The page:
HO_MB1e_ch14 - Dickinson State University

Report
R. GLENN
HUBBARD
ANTHONY PATRICK
O’BRIEN
Money,
Banking, and
the Financial
System
© 2012 Pearson Education, Inc. Publishing as Prentice Hall
CHAPTER
14
The Federal Reserve’s Balance
Sheet and the Money Supply
Process
LEARNING OBJECTIVES
After studying this chapter, you should be able to:
14.1
Explain the relationship between the Fed’s balance sheet and the monetary base
14.2
Derive the equation for the simple deposit multiplier and understand what it means
14.3
Explain how the behavior of banks and the nonbank public affect the money
multiplier
14A
Appendix: Describe the money supply process for M2
© 2012 Pearson Education, Inc. Publishing as Prentice Hall
CHAPTER
14
The Federal Reserve’s Balance
Sheet and the Money Supply
Process
GEORGE SOROS, “GOLD BUG”
• While some individual investors, known as “gold bugs,” have always
wanted to hold gold, the surge in demand for gold during 2009 and 2010
surprised many economists. John Paulson, Thomas Kaplan, and George
Soros are some of the famous hedge fund managers with a preference
for gold.
• For many, holding gold is a way to hedge the risk of inflation created by a
rapid increase in the money supply.
• An Inside Look at Policy on page 434 discusses the Federal Reserve’s
“exit strategy” from the increases in reserves and the money supply that
resulted from its policies during the financial crisis of 2007–2009.
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Key Issue and Question
Issue: During and immediately following the financial crisis, bank
reserves increased rapidly in the United States.
Question: Why did bank reserves increase rapidly during and after the
financial crisis of 2007–2009, and should the increase be a concern to
policymakers?
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14.1 Learning Objective
Explain the relationship between the Fed’s balance sheet and the monetary base.
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Figure 14.1 The Money Supply Process
Three actors determine the money supply: the central bank (the Fed), the nonbank public, and the
banking system.•
Our model of how the money supply is determined includes three actors:
1. The Federal Reserve, which is responsible for controlling the money supply
and regulating the banking system.
2. The banking system, which creates the checking accounts that are the most
important component of the M1 measure of the money supply.
3. The nonbank public, which refers to all households and firms. The nonbank
public decides the form in which they wish to hold money—for instance, as
currency or as checking account balances.
The Federal Reserve’s Balance Sheet and the Monetary Base
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The process starts with the monetary base, which is also called highpowered money.
Monetary base (or high-powered money) The sum of bank reserves and
currency in circulation.
Monetary base = Currency in circulation + Reserves.
The money multiplier links the monetary base to the money supply. As long as
the value of the money multiplier is stable, the Fed can control the money
supply by controlling the monetary base.
There is a close connection between the monetary base and the Fed’s balance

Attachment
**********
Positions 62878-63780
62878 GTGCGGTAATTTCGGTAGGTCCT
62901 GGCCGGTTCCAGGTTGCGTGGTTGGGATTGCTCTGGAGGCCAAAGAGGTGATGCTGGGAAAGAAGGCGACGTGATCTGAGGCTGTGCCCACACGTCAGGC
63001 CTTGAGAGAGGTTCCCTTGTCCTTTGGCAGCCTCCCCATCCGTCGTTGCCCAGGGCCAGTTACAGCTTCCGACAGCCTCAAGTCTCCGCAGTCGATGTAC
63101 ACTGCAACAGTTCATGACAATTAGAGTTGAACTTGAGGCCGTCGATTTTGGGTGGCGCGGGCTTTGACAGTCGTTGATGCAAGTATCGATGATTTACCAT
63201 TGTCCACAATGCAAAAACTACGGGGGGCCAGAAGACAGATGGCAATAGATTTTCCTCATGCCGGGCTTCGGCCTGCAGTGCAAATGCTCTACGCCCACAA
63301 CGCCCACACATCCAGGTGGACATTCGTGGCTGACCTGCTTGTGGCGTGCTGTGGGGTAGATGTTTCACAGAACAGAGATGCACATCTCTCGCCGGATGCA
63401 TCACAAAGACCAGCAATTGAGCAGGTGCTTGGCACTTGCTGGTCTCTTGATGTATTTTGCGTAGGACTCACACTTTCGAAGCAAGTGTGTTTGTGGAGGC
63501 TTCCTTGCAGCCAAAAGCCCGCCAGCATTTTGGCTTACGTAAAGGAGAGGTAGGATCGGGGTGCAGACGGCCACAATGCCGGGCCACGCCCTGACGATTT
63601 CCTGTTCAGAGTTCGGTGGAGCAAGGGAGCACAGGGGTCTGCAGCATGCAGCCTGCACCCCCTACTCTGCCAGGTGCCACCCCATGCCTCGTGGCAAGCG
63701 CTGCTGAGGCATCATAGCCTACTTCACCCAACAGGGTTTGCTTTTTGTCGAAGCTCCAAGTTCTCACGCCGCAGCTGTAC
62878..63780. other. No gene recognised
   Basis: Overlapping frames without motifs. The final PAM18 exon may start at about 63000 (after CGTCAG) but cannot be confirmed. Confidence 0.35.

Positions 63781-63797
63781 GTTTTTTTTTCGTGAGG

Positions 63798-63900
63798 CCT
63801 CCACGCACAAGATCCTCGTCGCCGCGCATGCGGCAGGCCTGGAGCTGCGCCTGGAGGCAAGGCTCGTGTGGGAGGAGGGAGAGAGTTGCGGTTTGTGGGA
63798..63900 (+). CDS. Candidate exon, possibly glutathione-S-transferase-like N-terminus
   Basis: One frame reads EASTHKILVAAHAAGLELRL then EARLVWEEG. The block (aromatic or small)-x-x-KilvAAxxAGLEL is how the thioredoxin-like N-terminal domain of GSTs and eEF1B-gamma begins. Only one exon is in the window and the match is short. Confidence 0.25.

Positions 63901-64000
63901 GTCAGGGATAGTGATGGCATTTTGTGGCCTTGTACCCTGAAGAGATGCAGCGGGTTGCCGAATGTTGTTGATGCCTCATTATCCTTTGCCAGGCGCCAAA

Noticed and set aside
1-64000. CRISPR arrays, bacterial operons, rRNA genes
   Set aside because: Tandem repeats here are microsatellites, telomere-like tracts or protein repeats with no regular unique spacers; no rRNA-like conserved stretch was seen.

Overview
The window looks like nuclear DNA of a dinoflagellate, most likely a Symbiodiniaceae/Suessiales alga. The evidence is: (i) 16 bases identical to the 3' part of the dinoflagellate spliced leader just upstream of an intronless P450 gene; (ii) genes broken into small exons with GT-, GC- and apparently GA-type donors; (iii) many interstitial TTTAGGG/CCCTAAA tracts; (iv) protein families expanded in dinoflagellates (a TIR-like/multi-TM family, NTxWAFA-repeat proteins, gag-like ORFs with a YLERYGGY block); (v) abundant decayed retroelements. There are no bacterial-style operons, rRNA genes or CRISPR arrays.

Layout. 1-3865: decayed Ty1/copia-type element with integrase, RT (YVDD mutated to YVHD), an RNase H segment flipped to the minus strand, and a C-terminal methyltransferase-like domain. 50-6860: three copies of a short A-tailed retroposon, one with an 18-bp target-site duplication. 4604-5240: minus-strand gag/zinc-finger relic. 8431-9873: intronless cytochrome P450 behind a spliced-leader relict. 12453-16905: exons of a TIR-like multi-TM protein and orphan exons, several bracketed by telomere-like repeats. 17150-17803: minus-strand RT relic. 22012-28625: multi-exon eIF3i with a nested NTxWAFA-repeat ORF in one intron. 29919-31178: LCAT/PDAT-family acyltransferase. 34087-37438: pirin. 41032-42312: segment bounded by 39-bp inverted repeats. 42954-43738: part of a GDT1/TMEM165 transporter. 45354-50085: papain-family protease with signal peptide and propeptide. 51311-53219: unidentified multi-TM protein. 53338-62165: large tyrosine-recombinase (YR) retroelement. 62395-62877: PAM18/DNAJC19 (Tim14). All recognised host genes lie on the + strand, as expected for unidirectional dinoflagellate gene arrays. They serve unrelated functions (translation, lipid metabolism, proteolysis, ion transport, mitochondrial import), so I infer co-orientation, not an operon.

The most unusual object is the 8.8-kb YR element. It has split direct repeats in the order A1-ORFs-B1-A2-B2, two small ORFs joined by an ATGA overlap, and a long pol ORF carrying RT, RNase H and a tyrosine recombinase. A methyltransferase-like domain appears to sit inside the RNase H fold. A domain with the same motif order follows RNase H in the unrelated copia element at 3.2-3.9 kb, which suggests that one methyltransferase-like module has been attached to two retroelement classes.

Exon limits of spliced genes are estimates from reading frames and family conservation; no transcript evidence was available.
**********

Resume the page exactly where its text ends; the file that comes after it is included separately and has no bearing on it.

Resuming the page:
sheet, which lists the Fed’s assets and liabilities.
The Federal Reserve’s Balance Sheet and the Monetary Base
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Table 14.1 The Federal Reserve’s Balance Sheet
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The Monetary Base
Currency in circulation Paper money and coins held by the nonbank public.
Vault cash Currency held by banks.
Currency in circulation = Currency outstanding – Vault cash.
Bank reserves Bank deposits with the Fed plus vault cash.
Reserves = Bank deposits with the Fed + Vault cash.
• Reserve deposits are assets for banks, but they are liabilities for the Fed
because banks can request that the Fed repay the deposits on demand with
Federal Reserve Notes.
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Reserves = Required reserves + Excess reserves.
Required reserves Reserves that the Fed compels banks to hold.
Excess reserves Reserves that banks hold over and above those the Fed
requires them to hold.
Reserves = Required reserves + Excess reserves.
Required reserve ratio The percentage of checkable deposits that the Fed
specifies that banks must hold as reserves.
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How the Fed Changes the Monetary Base
The Fed increases or decreases the monetary base by changing the levels
of its assets—that is, the Fed changes the monetary base by buying and
selling Treasury securities or by making discount loans to banks.
Open market operations The Federal Reserve’s purchases and sales of
securities, usually U.S. Treasury securities, in financial markets.
Open market purchase The Federal Reserve’s purchase of securities, usually
U.S. Treasury securities.
Open market operations are carried out by the Fed’s trading desk, which buys
and sells securities electronically with primary dealers.
In 2010, there were 18 primary dealers, who are commercial banks, investment
banks, and securities dealers.
In an open market purchase, which raises the monetary base, the Fed buys
Treasury securities.
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We use a T-account for the whole banking system to show the results of the
Fed’s open market purchase:
The Fed’s open market purchase from Bank of America increases reserves by
$1 million and, therefore, the monetary base increases by $1 million. A key
point is that the monetary base increases by the dollar amount of an open
market purchase.
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Open market sale The Fed’s sale of securities, usually Treasury securities.
Because reserves have fallen by $1 million, so has the monetary base. We can
conclude that the monetary base decreases by the dollar amount of an open
market sale.
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The public’s preference for currency relative to checkable deposits does not
affect the monetary base. To see this, consider what happens if households
and firms decide to withdraw $1 million from their checking accounts.
One component of the monetary base (reserves) has fallen while the other
(currency in circulation) has risen.